Pasta alla carbonara has humble roots in the Apennine hills of central Italy, not far from Roma. The dish was known as the shepherds’ favorite as they roamed the hilly pastures following the movement of flocks, a practice known as transumanza, thanks to its simple, readily available ingredients: egg, guanciale, and cheese.
The Tuscan answer to biscotti, these twice-baked almond cookies are extra crunchy. In Toscana, cantucci are traditionally dunked in Vin Santo, sweet dessert wine – but they are also perfect for dunking in coffee or tea.
Panzanella is the quintessential dish to throw together when you don't want to go to the store. The classic Tuscan salad calls for only a few simple ingredients: stale bread, misc. produce, and basic seasonings. Centuries ago in Toscana, when bread was baked only once a week, families would use leftover loaves by soaking the stale bread in olive oil and vinegar. The revitalized bread would be tossed with whatever fresh produce was available in the garden.
Spring has finally arrived. To celebrate the fresh flavor, reach for pinzimonio, a Tuscan salad featuring seasonal vegetables. We love this flexible recipe because it is based on only the freshest seasonal vegetables. As a result, each pinzimonio is unique.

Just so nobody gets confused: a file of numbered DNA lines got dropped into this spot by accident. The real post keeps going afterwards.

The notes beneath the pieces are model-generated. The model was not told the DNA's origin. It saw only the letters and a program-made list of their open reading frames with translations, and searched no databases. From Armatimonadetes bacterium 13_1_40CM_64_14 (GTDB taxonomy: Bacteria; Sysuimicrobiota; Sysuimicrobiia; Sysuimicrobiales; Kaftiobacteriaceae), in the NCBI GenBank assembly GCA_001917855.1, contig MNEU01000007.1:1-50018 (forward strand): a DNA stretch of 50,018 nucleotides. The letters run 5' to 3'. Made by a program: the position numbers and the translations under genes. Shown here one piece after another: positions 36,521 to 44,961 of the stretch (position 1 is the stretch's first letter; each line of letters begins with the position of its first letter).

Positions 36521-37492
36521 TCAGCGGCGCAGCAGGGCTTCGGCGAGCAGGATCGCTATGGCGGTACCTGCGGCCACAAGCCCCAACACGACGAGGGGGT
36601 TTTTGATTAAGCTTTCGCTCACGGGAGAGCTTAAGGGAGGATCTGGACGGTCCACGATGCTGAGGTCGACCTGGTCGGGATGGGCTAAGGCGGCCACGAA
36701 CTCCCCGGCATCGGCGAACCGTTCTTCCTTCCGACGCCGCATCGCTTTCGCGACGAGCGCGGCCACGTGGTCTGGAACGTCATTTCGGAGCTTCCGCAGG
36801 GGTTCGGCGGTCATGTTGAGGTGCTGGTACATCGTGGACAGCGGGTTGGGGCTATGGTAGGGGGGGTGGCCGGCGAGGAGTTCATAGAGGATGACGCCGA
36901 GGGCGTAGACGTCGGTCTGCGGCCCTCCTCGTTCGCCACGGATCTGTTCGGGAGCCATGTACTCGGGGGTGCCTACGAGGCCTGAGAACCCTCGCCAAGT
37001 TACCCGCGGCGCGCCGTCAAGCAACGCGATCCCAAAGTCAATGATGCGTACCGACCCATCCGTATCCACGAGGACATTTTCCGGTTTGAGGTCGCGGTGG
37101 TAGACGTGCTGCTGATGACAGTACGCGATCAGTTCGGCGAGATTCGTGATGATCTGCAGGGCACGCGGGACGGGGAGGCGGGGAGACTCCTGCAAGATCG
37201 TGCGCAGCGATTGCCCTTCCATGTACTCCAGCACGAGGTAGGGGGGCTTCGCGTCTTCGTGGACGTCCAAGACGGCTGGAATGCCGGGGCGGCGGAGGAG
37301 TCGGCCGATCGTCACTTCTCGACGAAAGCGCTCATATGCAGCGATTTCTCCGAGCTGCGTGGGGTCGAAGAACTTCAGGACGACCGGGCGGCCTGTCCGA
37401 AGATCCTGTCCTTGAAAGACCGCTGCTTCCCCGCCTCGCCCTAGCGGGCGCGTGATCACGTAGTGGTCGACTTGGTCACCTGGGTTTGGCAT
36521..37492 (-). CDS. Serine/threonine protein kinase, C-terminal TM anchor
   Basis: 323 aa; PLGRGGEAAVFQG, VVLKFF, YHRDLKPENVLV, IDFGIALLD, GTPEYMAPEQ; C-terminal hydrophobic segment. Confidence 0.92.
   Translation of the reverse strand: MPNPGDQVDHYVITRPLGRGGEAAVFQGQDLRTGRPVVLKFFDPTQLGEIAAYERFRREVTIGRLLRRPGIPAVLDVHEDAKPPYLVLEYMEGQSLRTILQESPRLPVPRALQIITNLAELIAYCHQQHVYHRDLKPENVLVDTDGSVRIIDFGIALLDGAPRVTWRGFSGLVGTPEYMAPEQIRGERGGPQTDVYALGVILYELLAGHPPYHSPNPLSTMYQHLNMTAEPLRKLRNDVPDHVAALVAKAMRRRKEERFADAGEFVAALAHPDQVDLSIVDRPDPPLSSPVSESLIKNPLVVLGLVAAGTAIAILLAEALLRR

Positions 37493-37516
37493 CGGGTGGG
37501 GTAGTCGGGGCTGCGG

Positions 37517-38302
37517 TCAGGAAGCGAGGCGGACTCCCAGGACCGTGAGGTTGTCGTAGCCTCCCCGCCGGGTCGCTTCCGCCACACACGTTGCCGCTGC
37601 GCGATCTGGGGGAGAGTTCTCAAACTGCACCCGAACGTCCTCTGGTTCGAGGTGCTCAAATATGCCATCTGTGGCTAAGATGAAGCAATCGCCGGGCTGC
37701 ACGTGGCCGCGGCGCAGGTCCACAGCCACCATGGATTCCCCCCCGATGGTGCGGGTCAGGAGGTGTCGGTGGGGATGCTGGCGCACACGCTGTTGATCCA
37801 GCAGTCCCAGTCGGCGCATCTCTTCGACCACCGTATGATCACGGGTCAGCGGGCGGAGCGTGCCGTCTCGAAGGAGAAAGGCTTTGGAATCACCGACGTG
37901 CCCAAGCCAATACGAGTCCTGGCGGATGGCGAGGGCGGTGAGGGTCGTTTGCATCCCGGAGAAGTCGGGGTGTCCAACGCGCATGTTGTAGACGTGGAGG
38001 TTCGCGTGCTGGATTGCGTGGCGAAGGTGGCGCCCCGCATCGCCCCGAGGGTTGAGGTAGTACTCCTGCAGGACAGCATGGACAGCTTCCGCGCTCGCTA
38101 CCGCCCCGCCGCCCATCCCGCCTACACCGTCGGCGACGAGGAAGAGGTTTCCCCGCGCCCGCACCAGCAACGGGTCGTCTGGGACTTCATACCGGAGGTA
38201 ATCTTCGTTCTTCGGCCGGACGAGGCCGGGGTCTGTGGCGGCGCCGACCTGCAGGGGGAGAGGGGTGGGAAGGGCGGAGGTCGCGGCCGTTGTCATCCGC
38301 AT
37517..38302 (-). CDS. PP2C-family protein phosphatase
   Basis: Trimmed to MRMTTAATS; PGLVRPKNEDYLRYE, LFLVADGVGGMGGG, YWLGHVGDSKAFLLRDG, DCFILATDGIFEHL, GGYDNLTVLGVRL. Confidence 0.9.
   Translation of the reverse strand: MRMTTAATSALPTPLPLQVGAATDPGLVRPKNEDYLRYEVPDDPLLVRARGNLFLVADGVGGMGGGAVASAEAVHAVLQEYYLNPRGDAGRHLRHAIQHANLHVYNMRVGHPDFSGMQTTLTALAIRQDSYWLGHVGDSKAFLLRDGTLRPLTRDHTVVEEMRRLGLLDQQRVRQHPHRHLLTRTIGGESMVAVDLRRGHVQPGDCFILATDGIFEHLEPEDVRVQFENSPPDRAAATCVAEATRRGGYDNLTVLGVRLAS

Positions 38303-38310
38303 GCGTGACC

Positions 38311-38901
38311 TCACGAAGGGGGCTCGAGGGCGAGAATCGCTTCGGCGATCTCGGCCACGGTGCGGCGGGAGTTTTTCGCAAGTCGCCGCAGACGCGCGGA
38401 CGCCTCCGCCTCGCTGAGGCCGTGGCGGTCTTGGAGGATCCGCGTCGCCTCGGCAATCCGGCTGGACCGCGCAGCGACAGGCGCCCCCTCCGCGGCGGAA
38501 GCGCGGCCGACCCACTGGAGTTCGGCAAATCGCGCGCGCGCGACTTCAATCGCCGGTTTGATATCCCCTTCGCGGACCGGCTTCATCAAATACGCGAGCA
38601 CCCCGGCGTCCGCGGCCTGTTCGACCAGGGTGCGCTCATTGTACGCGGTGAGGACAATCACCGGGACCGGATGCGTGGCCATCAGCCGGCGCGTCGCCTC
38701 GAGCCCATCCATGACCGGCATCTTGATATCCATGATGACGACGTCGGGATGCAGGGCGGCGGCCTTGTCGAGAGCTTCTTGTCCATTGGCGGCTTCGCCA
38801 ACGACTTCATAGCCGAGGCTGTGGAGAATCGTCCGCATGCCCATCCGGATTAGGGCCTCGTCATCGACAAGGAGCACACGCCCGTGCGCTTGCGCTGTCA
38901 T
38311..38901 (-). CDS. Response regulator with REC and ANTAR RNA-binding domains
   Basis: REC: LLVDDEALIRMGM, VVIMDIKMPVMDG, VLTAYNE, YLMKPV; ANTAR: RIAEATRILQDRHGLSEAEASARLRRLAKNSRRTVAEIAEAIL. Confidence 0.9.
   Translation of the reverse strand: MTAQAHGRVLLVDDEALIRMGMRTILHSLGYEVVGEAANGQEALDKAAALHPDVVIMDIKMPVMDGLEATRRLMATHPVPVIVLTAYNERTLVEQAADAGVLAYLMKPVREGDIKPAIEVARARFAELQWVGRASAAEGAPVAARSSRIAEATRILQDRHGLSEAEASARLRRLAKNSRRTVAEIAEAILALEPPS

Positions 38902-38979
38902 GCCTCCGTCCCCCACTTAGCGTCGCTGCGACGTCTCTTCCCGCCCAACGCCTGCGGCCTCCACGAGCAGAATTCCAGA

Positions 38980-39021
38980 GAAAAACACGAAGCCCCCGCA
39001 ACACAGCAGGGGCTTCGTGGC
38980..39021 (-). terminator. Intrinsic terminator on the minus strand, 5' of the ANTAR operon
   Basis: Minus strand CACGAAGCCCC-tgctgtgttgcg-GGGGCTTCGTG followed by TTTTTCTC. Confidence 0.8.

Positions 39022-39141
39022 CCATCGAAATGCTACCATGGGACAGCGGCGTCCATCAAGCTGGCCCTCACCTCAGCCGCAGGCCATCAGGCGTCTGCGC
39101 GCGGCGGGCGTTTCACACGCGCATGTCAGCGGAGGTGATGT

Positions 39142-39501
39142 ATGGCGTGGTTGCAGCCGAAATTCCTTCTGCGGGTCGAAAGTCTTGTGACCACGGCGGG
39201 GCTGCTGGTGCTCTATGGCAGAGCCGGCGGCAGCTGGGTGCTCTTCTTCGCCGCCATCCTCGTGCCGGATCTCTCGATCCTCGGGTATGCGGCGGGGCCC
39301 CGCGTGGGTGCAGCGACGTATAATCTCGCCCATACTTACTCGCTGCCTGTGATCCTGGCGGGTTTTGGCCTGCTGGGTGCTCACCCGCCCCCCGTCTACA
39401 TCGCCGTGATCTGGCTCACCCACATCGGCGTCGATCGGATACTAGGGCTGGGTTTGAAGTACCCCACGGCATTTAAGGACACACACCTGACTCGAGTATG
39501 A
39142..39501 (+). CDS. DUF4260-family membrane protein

Risi e bisi, which simply means rice and peas in the Venetian dialect, is the most famous of all risottifrom the region. In the days of the Venetian Republic, it was served before the Doge on April 25, the feast of San Marco and the national day. In Veneto, risotti are served all’onda, which literally means "on the waves." In fact, it means with quite a lot of liquid, rather like the city of Venezia itself.
Pasta may be Italy’s most famous first course, but rice is equally key to Italian cuisine. During the Renaissance, the swamps near Milano were turned into rice paddies, and rice has played a starring role ever since. One of our favorite Milanese dishes is Saffron Risotto.